27 March 2013The Next Web:
The iCloud that is used for apps and services like iMessage, Mail, iCloud backup, iTunes, Photo Stream and more is built on a completely different technology stack from the developer APIs that are causing problems. iWork actually does use developer APIs, but only the (still rough) document syncing, not Core Data, which has been causing the most issues.
So when I say that there are two iClouds, I mean that there are two iClouds. One of them is used heavily inside Cupertino for its own services and the other is offered as a developer API and used only selectively for Apple’s own apps. I’m not here to say whether that’s right or wrong or fair or not or whatever, those are just the facts.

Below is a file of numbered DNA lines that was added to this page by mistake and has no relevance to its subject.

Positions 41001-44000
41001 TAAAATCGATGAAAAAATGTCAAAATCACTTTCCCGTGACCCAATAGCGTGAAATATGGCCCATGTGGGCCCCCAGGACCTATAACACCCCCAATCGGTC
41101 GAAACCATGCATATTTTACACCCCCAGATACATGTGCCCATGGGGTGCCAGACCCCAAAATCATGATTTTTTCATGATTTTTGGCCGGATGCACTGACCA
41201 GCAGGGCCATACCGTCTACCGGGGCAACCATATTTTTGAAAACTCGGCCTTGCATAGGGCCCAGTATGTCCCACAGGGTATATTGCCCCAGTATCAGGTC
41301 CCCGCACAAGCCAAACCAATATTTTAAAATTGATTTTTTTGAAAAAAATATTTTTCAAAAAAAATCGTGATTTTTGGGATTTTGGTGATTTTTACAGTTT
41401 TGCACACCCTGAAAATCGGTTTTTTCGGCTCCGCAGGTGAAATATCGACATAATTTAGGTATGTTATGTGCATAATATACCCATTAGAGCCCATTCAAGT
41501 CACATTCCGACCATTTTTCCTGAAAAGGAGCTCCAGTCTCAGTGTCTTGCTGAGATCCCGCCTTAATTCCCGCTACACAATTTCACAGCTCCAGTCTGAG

iCloud is merely a brand encompassing all of Apple’s web services and has no connection to the underlying technology.
The “iCloud” APIs given to developers are specifically designed for data storage and sync, whether that be via key-value storage, Core Data, or a file-based method. Apple has never advertised them as anything more … because they don’t do anything more.
Mail, Photo Stream, iCloud backup, iTunes and the like are not mere datastores. They can’t use the developer APIs in the same way Facebook couldn’t build a social network on top of them either.
The developer APIs aren’t meant for hosting web services. Web services necessitate daemons, shared databases, external compute power and the like — they have to do stuff far beyond syncing data.
Hence, the fact that Apple uses a separate technology stack than that it gives to developers is not a matter of right or wrong, just practicalities. The public iCloud APIs are (trying to) simplify data sync for developers and that’s it. If you need to do more than that with a remote server (as Apple does), you have to go elsewhere.